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Do fouled barrels shoot better?

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britrifles View Drop Down
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    Posted: May 17 2019 at 4:41pm
I’ve read on a few other forums statements like: “don’t show up to a match with a clean barrel”, or “it takes a while for a rifle with a clean barrel to settle down and shot good”.  This is not in reference to bench rest quality barrels, but Vintage military rifles like the LE, 1903 Springfield and M1.

I’ve always cleaned the barrel well after I shoot.  I’ve used different methods and solvents, but I generally get the barrel free of powder and copper fouling after every time I shoot.

Is cleaning the bore really necessary?  Do fouled barrels shoot better?  Does a barrel last longer if it is kept clean and free of powder fouling?  

Below is the first target I shot at 200 yds today with my Long Branch No. 4 Mk 1/3 with a squeaky clean bore.



Is this typical for me?  Yes.  The first three shots from a cold and clean bore went into the x ring.  Next two shots were a bit to the right, but that was totally my fault with poor trigger follow through.  I shot 60 rounds today and some of that in rapid fire, so the barrel did get hot.  The group center does not drift with this rifle during a shooting session as it heats and becomes fouled.  

I’m interested in hearing from others who target shoot and what your experience is.  


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Post Options Post Options   Thanks (0) Thanks(0)   Quote Goosic Quote  Post ReplyReply Direct Link To This Post Posted: May 17 2019 at 5:08pm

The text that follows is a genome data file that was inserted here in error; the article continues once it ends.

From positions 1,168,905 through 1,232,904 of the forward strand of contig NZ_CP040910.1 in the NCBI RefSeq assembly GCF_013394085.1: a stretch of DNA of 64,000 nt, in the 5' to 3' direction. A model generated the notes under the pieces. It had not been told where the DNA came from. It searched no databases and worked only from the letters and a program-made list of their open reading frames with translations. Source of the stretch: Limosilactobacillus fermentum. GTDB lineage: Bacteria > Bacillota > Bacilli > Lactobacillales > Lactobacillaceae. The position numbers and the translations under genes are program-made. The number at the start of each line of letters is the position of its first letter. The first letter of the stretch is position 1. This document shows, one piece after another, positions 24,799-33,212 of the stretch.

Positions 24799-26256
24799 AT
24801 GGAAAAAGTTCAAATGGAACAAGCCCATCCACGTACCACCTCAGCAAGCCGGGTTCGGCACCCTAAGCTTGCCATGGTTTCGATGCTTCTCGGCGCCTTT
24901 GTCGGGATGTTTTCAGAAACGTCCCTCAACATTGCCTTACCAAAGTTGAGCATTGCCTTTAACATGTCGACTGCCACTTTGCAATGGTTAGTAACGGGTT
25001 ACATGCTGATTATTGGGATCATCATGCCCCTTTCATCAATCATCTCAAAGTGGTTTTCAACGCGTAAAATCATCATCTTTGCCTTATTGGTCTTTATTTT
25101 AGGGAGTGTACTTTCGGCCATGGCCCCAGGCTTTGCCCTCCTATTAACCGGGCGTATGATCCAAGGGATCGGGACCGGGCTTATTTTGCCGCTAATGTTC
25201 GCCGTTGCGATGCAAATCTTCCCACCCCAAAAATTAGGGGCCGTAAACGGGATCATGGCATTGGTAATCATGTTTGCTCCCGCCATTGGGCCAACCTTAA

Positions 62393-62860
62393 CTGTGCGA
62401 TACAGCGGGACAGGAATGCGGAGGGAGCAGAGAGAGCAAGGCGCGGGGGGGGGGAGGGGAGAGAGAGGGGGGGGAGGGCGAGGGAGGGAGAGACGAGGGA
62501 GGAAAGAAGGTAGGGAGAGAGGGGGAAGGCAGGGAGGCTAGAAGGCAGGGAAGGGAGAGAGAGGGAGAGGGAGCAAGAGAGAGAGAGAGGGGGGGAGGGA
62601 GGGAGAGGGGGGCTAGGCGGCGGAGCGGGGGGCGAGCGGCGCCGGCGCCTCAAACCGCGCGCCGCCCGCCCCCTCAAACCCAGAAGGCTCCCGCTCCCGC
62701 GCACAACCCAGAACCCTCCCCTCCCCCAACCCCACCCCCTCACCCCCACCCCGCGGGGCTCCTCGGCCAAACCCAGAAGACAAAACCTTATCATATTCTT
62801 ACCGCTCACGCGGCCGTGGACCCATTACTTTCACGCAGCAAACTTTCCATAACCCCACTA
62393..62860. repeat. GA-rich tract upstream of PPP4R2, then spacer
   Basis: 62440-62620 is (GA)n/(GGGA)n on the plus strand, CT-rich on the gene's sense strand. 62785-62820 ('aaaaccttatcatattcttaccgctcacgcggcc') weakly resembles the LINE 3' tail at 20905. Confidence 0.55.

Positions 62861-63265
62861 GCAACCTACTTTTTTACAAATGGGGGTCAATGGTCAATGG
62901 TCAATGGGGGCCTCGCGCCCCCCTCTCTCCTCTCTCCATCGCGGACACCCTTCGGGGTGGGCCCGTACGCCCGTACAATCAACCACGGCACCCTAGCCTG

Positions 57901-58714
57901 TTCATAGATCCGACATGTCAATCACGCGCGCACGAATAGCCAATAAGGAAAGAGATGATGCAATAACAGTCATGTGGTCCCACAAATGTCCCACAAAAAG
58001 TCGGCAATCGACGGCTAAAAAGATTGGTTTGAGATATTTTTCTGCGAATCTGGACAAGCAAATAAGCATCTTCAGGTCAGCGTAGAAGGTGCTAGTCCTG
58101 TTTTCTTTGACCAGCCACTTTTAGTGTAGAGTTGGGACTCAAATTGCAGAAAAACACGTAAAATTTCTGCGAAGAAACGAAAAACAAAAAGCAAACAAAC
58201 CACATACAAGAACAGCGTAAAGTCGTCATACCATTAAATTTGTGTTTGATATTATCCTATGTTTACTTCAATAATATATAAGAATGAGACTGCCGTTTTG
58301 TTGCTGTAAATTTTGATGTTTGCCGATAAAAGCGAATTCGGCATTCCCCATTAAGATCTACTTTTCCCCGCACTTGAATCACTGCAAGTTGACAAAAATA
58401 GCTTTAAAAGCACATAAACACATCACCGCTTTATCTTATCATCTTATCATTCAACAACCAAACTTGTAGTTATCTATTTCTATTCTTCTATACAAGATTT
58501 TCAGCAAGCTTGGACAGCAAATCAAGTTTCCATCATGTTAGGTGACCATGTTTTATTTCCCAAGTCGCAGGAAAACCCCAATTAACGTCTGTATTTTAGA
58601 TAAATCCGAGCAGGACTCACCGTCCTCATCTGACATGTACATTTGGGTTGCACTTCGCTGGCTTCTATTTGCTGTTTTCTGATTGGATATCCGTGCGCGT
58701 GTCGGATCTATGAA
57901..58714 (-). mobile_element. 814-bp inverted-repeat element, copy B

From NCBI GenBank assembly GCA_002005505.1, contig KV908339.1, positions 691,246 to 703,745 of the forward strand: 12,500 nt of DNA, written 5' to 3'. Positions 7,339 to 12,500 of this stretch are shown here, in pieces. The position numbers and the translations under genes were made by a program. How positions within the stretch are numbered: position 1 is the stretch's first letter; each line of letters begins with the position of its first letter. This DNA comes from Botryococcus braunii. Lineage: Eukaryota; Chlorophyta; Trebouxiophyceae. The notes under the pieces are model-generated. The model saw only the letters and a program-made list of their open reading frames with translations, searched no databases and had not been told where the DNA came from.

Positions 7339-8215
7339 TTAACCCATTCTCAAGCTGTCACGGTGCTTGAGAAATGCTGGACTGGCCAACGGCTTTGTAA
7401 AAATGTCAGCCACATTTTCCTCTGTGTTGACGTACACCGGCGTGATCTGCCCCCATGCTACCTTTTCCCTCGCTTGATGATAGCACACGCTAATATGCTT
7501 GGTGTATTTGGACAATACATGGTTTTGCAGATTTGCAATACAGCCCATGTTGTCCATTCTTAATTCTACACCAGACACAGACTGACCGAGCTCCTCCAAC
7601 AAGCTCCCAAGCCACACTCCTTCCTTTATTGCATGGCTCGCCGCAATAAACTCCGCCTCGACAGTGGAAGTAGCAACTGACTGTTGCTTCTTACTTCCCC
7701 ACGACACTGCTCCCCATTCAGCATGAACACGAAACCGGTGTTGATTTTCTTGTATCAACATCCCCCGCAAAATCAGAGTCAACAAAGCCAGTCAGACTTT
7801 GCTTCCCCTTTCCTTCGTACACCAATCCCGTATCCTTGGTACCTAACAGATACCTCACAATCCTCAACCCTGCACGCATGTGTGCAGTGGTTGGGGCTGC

Before I get down to doing anything accuracy wise in front of a target I will purposely foul the barrel. This was something taught to me by my father who was a Army Sniper. Even when we went deer hunting,we would run ten rounds down range of camp before setting  out that morning. We always clean the rifles when we are done until the next foray.  His theory was like many who do the same thing. The fouled barrel tends to grip the bullet better as it is spiraling down the barrel,allowing for better trajectories. When I start my shooting I will center the first shot and watch as the bullets progress to the center. After ten shots, I start the real work. That is when the groups tighten up. Most of you have seen my targets, and the ones you have seen are after I have fouled the barrel. This is ten shots  from a fouled barrel.  100 yards respectively , all inside a 1 inch square...
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britrifles View Drop Down
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Post Options Post Options   Thanks (0) Thanks(0)   Quote britrifles Quote  Post ReplyReply Direct Link To This Post Posted: May 17 2019 at 5:57pm
It might be that shooting prone with iron sights the subtle improvement as the barrel fouls is not noticeable.  

Goosic, do you actually see an improvement as the barrel fouls, if so, by how much?  I can’t detect any improvement in my rifles, if there is any.  I may not a good enough shooter to see the difference.  

I’ve only been able to shoot 1 inch or better groups with my No. 4 shooting off the bench with a scope.  Prone with service aperture sight, the best I have done is about 1.5 inches for 10 shots, more typically 2 inches.  From clean or fouled bore.  

We get 5 sighters shots in the VMR match for the first stage, Slow Fire Prone.  But they always seem go into the main group.  



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Post Options Post Options   Thanks (0) Thanks(0)   Quote Goosic Quote  Post ReplyReply Direct Link To This Post Posted: May 17 2019 at 6:42pm
It is noticable enough for me to watch each bullet migrate to center until they no longer do and settle down into a uniform grouping. That is with a scope bu the way. I have never checked with open sights. From personal experience I know that if I want a sub moa,that barrel is going to be dirty.
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Post Options Post Options   Thanks (0) Thanks(0)   Quote SW28fan Quote  Post ReplyReply Direct Link To This Post Posted: May 17 2019 at 8:19pm
It was the norm to have fired one (or more) round before a match as a fouling shot. I don't know how much it really matters but there may well be some (few, many or most) rifles that have a significant change in the point of impact between a clean bore and a fouled one.